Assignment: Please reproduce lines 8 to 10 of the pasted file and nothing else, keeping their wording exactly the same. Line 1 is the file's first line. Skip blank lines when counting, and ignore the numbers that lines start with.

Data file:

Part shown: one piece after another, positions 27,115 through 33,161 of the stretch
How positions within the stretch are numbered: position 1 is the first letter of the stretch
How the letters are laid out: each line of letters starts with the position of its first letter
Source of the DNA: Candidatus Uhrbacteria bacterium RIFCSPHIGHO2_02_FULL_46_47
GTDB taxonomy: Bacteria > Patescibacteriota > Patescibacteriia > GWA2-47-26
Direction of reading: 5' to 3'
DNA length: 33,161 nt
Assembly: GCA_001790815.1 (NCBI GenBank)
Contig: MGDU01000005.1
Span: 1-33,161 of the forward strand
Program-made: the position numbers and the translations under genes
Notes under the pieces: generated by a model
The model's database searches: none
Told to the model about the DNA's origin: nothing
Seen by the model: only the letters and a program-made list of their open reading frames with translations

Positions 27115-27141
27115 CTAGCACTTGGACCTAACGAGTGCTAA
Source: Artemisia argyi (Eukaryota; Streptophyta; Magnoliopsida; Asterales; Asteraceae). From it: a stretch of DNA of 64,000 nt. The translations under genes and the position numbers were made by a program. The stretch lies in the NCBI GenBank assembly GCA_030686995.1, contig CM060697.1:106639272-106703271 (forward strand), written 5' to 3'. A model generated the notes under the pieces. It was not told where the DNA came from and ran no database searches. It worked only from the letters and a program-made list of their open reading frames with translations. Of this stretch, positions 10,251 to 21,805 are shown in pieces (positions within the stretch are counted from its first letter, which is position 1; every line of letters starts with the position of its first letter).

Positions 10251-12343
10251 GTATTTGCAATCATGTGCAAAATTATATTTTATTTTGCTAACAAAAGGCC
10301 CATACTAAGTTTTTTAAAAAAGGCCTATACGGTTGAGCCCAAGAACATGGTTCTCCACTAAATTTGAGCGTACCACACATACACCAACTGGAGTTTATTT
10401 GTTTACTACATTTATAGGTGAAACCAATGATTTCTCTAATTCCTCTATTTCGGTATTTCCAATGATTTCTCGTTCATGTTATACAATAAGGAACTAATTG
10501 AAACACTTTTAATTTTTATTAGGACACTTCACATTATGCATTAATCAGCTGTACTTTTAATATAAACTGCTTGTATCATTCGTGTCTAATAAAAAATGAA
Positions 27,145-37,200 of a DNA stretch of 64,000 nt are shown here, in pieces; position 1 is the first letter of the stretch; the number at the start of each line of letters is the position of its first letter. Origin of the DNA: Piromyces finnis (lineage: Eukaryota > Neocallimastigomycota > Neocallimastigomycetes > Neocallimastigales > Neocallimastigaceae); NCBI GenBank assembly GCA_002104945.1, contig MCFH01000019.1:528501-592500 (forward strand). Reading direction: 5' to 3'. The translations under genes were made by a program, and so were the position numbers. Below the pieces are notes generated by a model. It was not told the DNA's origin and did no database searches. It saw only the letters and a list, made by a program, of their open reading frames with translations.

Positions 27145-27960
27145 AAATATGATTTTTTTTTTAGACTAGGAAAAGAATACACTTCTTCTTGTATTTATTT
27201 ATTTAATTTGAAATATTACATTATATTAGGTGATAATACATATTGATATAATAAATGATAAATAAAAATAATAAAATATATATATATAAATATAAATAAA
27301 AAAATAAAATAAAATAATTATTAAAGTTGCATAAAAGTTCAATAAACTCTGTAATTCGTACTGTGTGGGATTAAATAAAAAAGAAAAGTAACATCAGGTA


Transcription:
Assembly: GCA_001790815.1 (NCBI GenBank)
Contig: MGDU01000005.1
Span: 1-33,161 of the forward strand